A: You don’t need to worry about this. Although your phone obviously won’t last forever, Huawei will not “brick” your device. You can continue using it for as long as it’s physically capable.

Q: Will my phone continue to receive Android upgrades and security patches?

A: This is a tricky question. If you own a Google-less Huawei device, you’ll continue to see Android upgrades and security patches as usual. In fact, Huawei has a roadmap for the rollout of EMUI 11 (based on Android 10). However, if you own a Huawei phone with Google services onboard, the Huawei ban prevents the company from issuing Google-sanctioned updates going forward. Huawei has iterated its commitment to delivering patches and upgrades moving forward in spite of this, but there are no long-term guarantees.

Q: Can I transfer my apps and data from a Huawei phone to another brand?

A: Yes. Many companies offer apps and services that do this for you, including Samsung and OnePlus, for example. Keep in mind that some forms of data and some apps won’t be available across different devices, but almost all of your data will transfer successfully.

Q: I don’t want to use my Huawei phone anymore and I don’t want to sell it. What should I do?

A: Please recycle your smartphone using the proper methods. This is a great resource for ethically disposing of your used electronics.

Should you avoid buying Huawei phones or other products?

Huawei has already released multiple high-profile smartphones since the Huawei-US ban took effect. We fully expect there to be more phones on the way, too. As such, you might be tempted to buy a Huawei phone even though the ban will prevent it from being a “normal” experience.

Here are the answers to some questions you might have about buying a new Huawei device.

Q: Is it even legal to buy a new Huawei phone?

A: Yes, it is perfectly legal to buy new Huawei products of all kinds. The Huawei ban only prevents Huawei from working with US-based companies. This might affect the hows and wheres of buying a Huawei phone, but it has no effect on your purchase or ownership of the device.

Q: Can I still receive texts, make phone calls, take photos, and browse the web on new Huawei phones?

A: Yes, you can do all those things and more. The only difference will be the apps you use to perform those functions will probably be different than the ones you currently use. For example, Google Chrome will not be available on new Huawei phones, so you’ll need to use a different app for browsing the web. Huawei’s app store (called App Gallery) will have many of the apps you need.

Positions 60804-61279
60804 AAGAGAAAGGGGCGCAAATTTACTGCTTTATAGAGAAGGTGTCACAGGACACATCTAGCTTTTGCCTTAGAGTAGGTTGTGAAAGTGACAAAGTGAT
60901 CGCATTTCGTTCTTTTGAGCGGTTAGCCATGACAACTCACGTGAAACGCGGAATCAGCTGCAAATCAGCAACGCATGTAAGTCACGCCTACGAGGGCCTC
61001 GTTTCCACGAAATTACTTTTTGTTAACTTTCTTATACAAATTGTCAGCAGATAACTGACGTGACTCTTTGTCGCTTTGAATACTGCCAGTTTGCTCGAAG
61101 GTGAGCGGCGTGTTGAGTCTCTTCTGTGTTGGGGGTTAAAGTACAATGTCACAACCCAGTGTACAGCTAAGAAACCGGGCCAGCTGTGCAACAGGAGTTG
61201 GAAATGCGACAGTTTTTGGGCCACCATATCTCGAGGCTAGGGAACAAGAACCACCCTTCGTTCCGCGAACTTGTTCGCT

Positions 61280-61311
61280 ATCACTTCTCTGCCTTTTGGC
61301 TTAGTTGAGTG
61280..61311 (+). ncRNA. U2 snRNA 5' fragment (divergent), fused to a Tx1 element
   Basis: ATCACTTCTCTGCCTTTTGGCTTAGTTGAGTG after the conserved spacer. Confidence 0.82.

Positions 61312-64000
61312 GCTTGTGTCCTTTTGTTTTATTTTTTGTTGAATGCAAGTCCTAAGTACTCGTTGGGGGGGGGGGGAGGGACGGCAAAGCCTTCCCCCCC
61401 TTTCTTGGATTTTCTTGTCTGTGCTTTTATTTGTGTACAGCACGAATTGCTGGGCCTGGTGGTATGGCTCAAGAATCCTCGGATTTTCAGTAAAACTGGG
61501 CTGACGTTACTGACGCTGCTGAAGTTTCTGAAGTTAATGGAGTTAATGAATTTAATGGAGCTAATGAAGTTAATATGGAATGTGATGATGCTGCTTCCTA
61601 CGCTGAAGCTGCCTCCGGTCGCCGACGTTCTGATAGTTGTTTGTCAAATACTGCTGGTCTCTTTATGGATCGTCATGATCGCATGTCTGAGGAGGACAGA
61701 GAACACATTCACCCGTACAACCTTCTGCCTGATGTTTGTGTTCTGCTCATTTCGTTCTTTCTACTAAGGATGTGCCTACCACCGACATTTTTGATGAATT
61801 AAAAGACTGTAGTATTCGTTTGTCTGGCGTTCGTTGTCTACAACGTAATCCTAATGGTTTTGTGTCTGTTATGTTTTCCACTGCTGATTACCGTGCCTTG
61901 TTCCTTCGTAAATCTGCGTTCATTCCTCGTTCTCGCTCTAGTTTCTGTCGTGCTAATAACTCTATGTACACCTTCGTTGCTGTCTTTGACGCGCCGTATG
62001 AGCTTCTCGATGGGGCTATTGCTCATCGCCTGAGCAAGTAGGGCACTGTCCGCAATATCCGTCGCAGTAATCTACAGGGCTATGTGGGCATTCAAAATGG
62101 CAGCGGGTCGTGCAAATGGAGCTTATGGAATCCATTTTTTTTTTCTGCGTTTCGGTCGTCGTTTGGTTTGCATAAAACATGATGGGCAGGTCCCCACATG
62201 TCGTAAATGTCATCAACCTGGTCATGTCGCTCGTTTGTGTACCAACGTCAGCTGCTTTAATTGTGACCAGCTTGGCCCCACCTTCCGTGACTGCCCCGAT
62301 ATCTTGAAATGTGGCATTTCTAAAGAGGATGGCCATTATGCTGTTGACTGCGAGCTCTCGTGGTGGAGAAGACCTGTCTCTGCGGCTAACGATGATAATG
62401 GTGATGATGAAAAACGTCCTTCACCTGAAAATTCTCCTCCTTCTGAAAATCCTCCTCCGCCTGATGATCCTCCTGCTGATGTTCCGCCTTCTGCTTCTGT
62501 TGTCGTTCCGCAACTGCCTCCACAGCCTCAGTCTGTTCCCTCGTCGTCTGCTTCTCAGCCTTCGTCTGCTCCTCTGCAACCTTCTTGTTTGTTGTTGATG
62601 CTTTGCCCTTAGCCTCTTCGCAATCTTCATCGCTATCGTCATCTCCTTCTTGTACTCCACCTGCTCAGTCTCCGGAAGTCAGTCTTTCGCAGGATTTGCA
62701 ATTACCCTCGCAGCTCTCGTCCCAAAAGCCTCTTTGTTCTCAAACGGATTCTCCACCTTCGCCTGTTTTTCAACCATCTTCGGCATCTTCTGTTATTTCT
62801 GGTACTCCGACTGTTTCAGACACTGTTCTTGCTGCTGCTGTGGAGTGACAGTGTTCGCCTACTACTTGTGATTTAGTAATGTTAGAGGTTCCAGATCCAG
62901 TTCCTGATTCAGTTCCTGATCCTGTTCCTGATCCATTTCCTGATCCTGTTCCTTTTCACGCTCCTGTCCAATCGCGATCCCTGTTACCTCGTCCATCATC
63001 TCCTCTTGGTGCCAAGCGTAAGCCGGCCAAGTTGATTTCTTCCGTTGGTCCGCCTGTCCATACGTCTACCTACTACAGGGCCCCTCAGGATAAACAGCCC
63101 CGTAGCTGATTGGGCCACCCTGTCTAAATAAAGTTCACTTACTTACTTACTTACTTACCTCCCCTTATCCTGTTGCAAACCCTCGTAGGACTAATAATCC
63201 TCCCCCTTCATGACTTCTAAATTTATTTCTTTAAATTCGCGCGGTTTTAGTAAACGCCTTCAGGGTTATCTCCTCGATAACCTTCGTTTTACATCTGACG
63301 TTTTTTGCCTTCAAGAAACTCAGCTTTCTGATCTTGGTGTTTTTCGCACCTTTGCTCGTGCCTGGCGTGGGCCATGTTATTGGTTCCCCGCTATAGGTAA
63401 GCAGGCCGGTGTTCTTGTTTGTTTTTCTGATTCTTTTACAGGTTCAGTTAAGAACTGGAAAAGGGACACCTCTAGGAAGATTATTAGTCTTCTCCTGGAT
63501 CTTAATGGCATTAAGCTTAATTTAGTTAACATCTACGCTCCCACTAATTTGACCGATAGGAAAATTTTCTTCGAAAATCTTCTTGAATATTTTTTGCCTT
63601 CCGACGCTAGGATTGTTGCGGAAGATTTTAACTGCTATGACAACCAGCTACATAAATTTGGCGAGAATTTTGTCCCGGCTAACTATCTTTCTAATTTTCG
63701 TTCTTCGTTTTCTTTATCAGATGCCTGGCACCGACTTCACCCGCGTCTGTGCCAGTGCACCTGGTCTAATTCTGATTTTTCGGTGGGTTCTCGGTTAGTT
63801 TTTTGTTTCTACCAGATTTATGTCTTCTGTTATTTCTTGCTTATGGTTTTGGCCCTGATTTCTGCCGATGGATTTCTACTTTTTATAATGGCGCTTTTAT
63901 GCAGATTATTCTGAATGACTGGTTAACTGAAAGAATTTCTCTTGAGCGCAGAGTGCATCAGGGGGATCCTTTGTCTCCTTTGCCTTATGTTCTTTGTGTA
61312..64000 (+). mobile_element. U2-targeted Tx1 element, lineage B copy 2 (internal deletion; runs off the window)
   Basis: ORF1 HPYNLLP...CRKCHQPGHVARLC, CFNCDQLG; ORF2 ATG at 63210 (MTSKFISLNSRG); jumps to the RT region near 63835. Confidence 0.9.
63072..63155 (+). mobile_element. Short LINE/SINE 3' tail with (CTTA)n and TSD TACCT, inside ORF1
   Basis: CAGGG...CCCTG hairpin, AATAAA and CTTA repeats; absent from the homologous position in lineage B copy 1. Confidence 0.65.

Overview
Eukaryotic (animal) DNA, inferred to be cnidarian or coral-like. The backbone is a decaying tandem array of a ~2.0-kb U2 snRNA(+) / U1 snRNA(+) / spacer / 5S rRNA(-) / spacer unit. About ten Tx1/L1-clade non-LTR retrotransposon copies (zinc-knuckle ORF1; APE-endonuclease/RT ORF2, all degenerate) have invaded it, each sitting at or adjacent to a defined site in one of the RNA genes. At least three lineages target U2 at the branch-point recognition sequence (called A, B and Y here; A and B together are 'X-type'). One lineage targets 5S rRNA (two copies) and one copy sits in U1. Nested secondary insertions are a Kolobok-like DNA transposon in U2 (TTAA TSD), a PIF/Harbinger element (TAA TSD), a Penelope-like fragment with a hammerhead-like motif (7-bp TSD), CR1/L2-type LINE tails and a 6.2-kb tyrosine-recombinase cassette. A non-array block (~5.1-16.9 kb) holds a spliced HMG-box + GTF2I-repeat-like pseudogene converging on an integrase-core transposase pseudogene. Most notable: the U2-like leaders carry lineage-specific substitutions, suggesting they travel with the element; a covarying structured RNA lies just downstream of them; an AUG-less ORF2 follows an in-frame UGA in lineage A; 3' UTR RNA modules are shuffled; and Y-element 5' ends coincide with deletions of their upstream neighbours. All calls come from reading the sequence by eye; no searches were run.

Q: Why can’t I just sideload Google apps?

A: You can sideload Android apps onto Huawei phones and a lot of them will work correctly. However, many prominent apps use something called Google Play Services to function. This Google product won’t be on new Huawei phones. There are several methods that have been used to successfully sideload Google Play Services on Huawei phones, but these are extremely unofficial, could potentially damage your phone, have no guarantee of working long-term, and potentially leave your device open to security risks. We do not recommend using this as a viable solution.

Q: Does Huawei’s App Gallery have (insert your favorite app here)?

A: Huawei is spending millions of dollars on convincing app developers to port their products to App Gallery. As such, there are a lot of Android apps already available through App Gallery and more are added every day. You can install App Gallery on your current Android phone and search for the apps you depend on the most, which should help you decide if it can fully replace the Play Store.

Q: Will my Bluetooth headphones, gaming controller, or other accessories work with a Huawei phone?

A: Yes, in almost all cases. Huawei devices still run on Android and Bluetooth is a cross-platform service, so everything should function as you would expect. Obviously, there’s no way to say every single device will work perfectly, but most everything should work.

« Last Edit: January 09, 2021, 07:16:07 PM by javajolt »